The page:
The formula is already smelling a bit musty to me.

But, because I want to give credit where it is due, there are a couple of humorous moments that are genuinely engaging and smart.  At the start of an experiment on poor Roy involving drilling right into his brain and monitoring his responses to pictures shown to him, the door to the Harvard basement lab is knocked upon, making the characters…and me, in this case, jump.  Agent Olivia Dunham answers and we see two students who ask, “Is this Poli-Sci 101?”  Her response?  A straight-faced, “Not remotely.”  Good one.

I may become a “casual viewer,” but I’m sure not changing any plans to be sure I see every episode.  I’ve given my heart twice to series’ before.  That’s enough for this old girl.  You follow your own heart, but guard it well!

Romans 16:25 Now to Him who is able to establish you according to my gospel and the preaching of Jesus Christ, according to the revelation of the mystery kept secret since the world began 26 but now has been made manifest, and by the prophetic Scriptures has been made known to all nations, according to the commandment of the everlasting God, for obedience to the faith– 27 to God, alone wise, be glory through Jesus Christ forever. Amen.

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2 Responses

  1. I dunno, I love the show, but I tend not to overanalyze shows. I don’t get into the easter eggs and stuff. There were a ton of them with Xena, and I never really got into them. I connect to shows on an emotional level and can suspend disbelief. I connected immediately to agent Dunham. I love acting – to me it is like art. I think she acts the character very well, so I enjoy just watching her as part of art. I think that is why sometimes I don’t care for shows that others are wild about. The aesthetics and the actor’s immersion into a character means more to me than inconsistencies and even great stories.

    I like Xena, because of the depth that Lucy puts into Xena. I don’t like Lucy in anything else, but Xena is tragic art.

    Same thing with 24 – I watch for Jack Bauer. I don’t typiclaly care for guns, shoot em up shows, but I am wild about 24. I don’t particularly care one way or another for Kiefer in other shows.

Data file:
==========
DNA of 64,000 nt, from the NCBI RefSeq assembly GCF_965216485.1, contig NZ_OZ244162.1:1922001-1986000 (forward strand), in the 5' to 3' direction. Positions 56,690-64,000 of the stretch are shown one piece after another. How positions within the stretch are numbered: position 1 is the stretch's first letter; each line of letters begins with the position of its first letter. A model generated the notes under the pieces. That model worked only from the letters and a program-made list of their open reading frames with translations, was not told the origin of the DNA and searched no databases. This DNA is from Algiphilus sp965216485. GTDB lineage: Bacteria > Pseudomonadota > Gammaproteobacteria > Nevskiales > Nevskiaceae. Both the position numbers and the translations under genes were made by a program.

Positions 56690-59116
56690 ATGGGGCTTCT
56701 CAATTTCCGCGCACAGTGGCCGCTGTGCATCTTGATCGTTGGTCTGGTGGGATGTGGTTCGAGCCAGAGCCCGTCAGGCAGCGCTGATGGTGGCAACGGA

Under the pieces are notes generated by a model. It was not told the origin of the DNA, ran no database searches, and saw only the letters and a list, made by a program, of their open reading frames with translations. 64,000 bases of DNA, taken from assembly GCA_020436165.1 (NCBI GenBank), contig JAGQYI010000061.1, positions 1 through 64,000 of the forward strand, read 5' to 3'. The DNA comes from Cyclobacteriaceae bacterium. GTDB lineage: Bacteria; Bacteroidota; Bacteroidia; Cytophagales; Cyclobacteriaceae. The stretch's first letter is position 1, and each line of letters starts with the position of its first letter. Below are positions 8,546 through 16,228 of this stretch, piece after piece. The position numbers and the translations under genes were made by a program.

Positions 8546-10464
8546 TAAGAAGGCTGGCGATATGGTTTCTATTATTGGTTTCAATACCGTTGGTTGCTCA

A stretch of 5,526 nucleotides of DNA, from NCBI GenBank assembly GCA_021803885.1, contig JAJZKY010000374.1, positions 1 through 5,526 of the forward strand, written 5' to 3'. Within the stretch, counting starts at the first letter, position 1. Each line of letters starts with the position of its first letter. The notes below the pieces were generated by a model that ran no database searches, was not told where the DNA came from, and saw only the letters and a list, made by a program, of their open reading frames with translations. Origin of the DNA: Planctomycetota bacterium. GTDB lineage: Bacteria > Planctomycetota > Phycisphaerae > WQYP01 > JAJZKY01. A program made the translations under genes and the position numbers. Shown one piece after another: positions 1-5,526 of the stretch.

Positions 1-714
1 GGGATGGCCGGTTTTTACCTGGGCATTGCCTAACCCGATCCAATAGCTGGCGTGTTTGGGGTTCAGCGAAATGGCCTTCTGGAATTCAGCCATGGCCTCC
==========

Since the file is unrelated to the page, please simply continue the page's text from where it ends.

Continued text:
I think the reason I have been ambivalent about Lost and Heroes is because none of the actors resonated with me on that artistic level, so I had to go with the stories. The stories are good, so I eventually liked the shows, but they won’t be iconic to me.

    I have to connect with someone right away. In Lost, if it wasn’t for Hurley, I would be long again. I despise all the other characters, except for Sun. And it isn’t necessarily the characters, but I don’t *feel* the art in the expression of them.

    That is just how I get into shows. I have to be moved. Not just entertained. When I do watch TV it is usually factual shows, like Forensic Files. I either have to be moved or educated.

    I know this will sound very odd, even to you my mother, but everything in life is like that for me, and that explains my utter cliff-diving into Apple. Apple moves me. Its aesthetics are beautiful. Its leader (Steve Jobs) is dark and fascinating. Its art.

    So I will be watching Fringe.

  2. I think Michael Emerson as Benjamin Linus has that acting quality you’re describing, Diz…but he didn’t show up until the second season, so one would have had to already be invested! I completely agree about art, but for me (as a writer), the story is art…the cinematography is art, the character development is art, and the actors themselves make art with their performances. That’s why I often stick with bad movies, believe it or not. I don’t feel I’m being fair judging a work of art unless I have viewed the entire piece. Fortunately, this does not transfer to television series’ or I would never be able to get offa the couch!

    I feel ya, daughter!